Quarter Sessions oath book

Quarter Sessions records contain all sorts of useful and fascinating details helpful for a range of different types of research. They encompass a huge range of topics, from cases heard by the Quarter Sessions courts which sat four times a year, to the licensing of victuallers, printing presses and slaughterhouses, and the maintenance of highways and planning of railways and canals. The Quarter Sessions began in 1388 and lasted until 1971. The Essex Quarter Sessions records are among the earliest and most complete in the country, dating back to 1555.

We are introducing a new workshop for 2016 which will provide a closer look at the fascinating snapshots of life in the past that these records provide. Discover: Quarter Sessions Records takes place on Wednesday 11 May 2016, 2.00pm-4.00pm. Tickets are £10 and need to be booked in advance on 033301 32500.

Chelmsford Then and Now: 40-41 High Street

In the sixth post in our series looking at the history of Chelmsford High Street, Ashleigh Hudson looks at no. 38 High Street through the centuries. Find out more about the project here.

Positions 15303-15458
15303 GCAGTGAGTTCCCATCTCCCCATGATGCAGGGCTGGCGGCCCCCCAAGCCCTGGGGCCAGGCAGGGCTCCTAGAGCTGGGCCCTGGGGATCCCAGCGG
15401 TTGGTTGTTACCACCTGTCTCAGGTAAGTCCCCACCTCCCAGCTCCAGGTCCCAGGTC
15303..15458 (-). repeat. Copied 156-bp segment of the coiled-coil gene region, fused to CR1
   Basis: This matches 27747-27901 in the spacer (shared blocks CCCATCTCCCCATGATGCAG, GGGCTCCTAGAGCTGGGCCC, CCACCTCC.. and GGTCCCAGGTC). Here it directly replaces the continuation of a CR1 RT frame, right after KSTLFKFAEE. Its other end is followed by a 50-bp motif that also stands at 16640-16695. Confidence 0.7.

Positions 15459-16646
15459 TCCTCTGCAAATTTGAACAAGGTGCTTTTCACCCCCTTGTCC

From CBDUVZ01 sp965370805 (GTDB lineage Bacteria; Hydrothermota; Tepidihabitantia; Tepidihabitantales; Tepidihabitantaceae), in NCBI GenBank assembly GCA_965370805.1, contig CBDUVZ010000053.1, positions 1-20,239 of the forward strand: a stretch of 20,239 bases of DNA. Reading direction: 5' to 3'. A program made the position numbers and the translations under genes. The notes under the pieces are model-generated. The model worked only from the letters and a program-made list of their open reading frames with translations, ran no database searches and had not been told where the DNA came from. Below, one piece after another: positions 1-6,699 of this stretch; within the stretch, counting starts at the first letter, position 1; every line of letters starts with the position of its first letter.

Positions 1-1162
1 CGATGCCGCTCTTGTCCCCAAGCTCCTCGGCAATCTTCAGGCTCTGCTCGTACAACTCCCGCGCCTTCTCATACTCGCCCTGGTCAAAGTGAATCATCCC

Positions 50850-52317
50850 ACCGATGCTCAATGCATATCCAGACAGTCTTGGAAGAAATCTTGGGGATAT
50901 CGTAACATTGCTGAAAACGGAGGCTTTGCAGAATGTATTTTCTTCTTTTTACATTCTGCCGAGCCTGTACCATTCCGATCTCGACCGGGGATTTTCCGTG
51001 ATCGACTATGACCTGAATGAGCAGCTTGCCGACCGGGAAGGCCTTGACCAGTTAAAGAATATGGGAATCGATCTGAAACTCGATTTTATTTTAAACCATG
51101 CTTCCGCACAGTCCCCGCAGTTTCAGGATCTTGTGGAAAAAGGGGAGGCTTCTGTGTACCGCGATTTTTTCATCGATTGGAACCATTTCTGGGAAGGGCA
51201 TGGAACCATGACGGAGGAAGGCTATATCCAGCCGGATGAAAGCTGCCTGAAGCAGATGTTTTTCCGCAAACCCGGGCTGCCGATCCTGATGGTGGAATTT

In the 16th century the site of 40-41 High Street was occupied by a medieval inn called the Boar’s Head. From 1633 the inn was known as the King’s Head and it continued to operate on the site until 1929 when the property was demolished to make way for a branch of F.W Woolworth. Woolworths vacated the site in 2010, making way for the arrival of Barclays Bank, who continue to occupy the site today.

Extract from John Walker's map of 1591 showing the Boar's Head

Extract from John Walker’s map of 1591 showing the Boar’s Head

From the mid-15th century the site of 40-41 High Street contained a medieval inn known as the ‘Boreshed’, which in 1591 was occupied by the widow Anne Bridges. In 1633 the ‘Boar’s Head’ changed its name to the ‘King’s Head’, although the nature of the premises remained the same. The inn benefitted from a prime position on the high street and was a very popular establishment. A Sale Catalogue from 1807 described the King’s Head as an ‘old and well-accustomed inn’. The property boasted a bar, two parlours and a large market room, indicating the inn had the facilities to accommodate a range of events and activities.

(2) SCN 4768

Front view of the King’s Head, Chelmsford High Street (SCN 4768)

The inn was modest in size, but well equipped to cater to the various visitors passing through the town. The inn provided stabling for up to thirty horses, which was accessed through a narrow passageway leading from the high street to the yard. This coloured plan of the King’s Head from 1842 reveals the structure of the property fits the standard pattern for coaching inns.